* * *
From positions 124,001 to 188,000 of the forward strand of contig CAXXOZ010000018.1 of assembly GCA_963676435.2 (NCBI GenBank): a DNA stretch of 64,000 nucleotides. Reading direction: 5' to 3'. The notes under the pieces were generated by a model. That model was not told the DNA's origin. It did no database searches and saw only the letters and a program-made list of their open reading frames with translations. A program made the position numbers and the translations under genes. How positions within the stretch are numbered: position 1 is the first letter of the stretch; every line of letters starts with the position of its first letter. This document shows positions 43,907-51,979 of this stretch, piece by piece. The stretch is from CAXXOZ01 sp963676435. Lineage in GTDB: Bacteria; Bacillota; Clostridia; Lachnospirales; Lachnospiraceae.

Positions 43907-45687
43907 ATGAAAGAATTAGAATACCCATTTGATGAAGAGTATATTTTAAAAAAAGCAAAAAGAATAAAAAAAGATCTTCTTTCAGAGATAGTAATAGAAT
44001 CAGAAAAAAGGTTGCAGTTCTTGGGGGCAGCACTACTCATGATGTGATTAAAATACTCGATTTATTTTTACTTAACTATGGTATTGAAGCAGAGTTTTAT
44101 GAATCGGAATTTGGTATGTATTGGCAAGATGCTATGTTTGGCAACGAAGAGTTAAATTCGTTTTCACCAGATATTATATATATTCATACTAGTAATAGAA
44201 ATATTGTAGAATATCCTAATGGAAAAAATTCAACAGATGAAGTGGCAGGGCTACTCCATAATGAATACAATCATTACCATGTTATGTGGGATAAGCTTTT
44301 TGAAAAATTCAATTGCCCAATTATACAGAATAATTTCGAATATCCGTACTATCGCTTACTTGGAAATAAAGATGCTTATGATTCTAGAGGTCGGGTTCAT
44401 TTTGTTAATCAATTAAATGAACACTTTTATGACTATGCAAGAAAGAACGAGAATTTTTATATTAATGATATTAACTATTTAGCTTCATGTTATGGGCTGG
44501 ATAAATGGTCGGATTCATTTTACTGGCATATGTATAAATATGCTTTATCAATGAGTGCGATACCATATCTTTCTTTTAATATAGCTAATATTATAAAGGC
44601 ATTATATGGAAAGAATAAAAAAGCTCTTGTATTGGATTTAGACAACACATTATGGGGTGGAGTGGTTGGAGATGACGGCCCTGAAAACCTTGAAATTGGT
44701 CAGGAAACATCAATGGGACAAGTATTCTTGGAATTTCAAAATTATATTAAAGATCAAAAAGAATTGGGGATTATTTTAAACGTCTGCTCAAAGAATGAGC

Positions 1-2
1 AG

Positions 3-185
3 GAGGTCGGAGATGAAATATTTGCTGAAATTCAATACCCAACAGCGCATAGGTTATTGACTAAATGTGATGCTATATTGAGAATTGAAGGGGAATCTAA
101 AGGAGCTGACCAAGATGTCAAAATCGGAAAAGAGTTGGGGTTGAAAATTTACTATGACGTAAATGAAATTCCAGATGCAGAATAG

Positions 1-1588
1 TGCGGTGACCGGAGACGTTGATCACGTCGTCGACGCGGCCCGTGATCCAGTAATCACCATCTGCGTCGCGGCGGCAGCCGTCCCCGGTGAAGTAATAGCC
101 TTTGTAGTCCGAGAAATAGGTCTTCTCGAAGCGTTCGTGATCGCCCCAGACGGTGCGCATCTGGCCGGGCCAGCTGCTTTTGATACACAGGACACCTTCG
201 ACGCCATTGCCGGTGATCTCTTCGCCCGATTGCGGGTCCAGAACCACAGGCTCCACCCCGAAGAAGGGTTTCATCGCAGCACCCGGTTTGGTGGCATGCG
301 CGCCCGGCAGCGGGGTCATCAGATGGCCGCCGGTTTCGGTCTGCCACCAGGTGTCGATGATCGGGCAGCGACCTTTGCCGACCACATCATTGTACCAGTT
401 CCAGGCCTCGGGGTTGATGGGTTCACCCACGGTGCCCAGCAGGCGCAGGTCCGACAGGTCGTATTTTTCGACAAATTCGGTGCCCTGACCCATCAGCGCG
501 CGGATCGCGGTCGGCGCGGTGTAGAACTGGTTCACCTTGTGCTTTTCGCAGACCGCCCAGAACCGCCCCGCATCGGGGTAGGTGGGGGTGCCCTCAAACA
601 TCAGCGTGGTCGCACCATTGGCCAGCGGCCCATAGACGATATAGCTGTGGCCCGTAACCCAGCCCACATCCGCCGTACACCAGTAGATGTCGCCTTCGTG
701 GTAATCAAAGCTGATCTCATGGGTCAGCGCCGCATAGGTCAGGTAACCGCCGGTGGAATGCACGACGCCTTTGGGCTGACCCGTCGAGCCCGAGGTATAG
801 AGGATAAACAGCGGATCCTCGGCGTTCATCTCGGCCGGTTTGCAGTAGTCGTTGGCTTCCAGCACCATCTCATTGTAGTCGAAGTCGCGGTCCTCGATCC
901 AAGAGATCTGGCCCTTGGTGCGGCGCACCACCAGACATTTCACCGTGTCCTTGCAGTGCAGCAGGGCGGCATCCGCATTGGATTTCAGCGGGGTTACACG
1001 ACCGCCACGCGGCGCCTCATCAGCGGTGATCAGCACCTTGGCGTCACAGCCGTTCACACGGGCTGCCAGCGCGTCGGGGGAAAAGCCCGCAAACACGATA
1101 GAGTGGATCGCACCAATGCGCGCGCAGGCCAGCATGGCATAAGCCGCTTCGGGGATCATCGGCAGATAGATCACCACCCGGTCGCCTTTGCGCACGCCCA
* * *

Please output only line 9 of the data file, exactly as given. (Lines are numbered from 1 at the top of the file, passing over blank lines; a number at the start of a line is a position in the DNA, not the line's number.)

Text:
44501 ATAAATGGTCGGATTCATTTTACTGGCATATGTATAAATATGCTTTATCAATGAGTGCGATACCATATCTTTCTTTTAATATAGCTAATATTATAAAGGC